I was thinking "Oh, he's going to hug me," but when he pulled my face in and gave me a smooch. I was like "Oh kay." I didn't know how to act. I was just a little taken aback and probably turned red. And I then I get into the elevator and thought "Huh, Donald Trump just kissed me on the lips."
Trump has not specifically spoken out about Murphy, but has generally denied all allegations made against him. In October, Sarah Huckabee Sanders doubled down to say all his accusers are lying.
It's unclear who else knew at the time, but Murphy later went on CNN to set the record straight that she still supported Trump, planned to vote for him, and didn't mean for the kiss to become a big story in the media.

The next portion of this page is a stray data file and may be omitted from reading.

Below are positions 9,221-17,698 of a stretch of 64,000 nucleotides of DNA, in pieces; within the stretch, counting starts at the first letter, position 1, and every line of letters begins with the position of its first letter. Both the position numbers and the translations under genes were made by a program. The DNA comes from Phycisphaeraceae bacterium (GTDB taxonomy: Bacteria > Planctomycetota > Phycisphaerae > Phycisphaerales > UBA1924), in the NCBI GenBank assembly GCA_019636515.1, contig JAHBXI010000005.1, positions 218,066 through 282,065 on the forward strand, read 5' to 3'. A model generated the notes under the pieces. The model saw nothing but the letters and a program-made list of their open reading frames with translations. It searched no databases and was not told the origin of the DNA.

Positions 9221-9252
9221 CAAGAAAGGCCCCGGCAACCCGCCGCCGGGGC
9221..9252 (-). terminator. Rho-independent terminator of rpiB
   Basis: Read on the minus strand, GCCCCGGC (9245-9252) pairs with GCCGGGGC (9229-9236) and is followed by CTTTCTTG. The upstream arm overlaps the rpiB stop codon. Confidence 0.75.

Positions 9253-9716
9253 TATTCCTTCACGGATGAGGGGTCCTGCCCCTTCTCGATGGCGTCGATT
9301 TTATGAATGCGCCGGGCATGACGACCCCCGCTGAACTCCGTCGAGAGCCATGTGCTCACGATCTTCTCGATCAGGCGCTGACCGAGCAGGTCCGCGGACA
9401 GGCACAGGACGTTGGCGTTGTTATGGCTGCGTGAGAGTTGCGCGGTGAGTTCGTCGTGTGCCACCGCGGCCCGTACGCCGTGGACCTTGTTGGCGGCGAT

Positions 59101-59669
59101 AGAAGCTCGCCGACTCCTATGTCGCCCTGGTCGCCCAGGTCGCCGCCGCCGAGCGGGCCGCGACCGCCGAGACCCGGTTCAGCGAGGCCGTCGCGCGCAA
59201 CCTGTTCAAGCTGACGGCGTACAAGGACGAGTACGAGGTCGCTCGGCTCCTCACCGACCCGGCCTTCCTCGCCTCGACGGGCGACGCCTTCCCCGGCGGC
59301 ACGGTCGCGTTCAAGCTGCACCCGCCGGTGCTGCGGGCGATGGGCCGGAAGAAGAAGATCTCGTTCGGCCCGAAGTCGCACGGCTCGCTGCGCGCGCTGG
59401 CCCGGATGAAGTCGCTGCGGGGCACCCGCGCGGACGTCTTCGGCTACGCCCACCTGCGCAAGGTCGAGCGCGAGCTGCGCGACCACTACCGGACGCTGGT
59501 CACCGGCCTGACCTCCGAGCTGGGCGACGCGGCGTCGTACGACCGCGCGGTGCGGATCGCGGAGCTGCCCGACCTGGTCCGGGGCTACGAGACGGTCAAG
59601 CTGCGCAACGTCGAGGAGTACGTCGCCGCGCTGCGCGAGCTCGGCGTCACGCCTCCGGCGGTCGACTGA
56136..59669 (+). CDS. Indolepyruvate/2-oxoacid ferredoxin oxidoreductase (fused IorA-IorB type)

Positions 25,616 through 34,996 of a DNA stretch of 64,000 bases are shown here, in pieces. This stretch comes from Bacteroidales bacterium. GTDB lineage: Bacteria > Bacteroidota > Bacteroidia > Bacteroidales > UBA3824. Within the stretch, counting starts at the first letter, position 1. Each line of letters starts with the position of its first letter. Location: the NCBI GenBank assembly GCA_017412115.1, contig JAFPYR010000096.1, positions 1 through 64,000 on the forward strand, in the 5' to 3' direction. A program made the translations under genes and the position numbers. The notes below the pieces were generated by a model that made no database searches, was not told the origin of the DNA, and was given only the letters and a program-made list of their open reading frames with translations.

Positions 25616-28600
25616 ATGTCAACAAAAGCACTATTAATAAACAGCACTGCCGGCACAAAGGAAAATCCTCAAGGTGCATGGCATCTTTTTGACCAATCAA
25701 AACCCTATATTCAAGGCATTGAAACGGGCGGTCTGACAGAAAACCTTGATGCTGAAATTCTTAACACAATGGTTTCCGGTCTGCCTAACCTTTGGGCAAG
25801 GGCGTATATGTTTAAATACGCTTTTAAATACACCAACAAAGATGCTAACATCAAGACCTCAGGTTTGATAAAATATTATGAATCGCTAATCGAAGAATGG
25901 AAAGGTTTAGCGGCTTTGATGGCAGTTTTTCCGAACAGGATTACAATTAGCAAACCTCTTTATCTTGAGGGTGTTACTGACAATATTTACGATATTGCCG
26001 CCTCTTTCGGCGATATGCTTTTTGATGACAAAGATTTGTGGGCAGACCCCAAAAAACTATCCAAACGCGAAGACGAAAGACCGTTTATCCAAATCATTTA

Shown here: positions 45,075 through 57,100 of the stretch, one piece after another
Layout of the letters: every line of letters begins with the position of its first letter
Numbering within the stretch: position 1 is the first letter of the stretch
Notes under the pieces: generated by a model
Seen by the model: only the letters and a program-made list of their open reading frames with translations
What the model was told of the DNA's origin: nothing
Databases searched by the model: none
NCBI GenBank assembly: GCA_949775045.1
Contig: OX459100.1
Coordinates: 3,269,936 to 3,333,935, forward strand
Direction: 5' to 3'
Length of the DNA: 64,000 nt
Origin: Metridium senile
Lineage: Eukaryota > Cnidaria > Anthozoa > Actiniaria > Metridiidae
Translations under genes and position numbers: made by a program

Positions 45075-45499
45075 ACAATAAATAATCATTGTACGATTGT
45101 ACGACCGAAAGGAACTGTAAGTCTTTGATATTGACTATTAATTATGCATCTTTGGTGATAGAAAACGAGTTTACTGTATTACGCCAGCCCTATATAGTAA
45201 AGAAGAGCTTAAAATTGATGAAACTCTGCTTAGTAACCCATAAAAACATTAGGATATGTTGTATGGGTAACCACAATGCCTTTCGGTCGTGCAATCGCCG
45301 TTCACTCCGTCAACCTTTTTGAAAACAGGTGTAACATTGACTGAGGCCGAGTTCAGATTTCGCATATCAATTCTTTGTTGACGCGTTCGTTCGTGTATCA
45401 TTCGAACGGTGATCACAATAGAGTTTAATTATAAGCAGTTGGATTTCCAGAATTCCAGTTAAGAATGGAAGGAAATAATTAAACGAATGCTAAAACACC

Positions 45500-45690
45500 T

Author Natasha Stoynoff was a journalist for People when she interviewed Trump at Mar-a-Lago back in 2005, covering his first anniversary with Melania. In an article she penned herself for the magazine last year, she described her encounter with Trump, in which he allegedly brought her into a room and assaulted her.
We walked into that room alone, and Trump shut the door behind us. I turned around, and within seconds he was pushing me against the wall and forcing his tongue down my throat.
"You know we're going to have an affair, don't you?" she alleges he told her.
Trump denied her version of events on the campaign trail, suggesting that Stoynoff wasn't good looking enough for him to want to do that.
Take a look. You take a look. Look at her. Look at her words. You tell me what you think. I don't think so. I don't think so.
There were at least six people who knew about the alleged incident at the time including a number of people at People; Stoynoff even reportedly called her journalism professor for advice.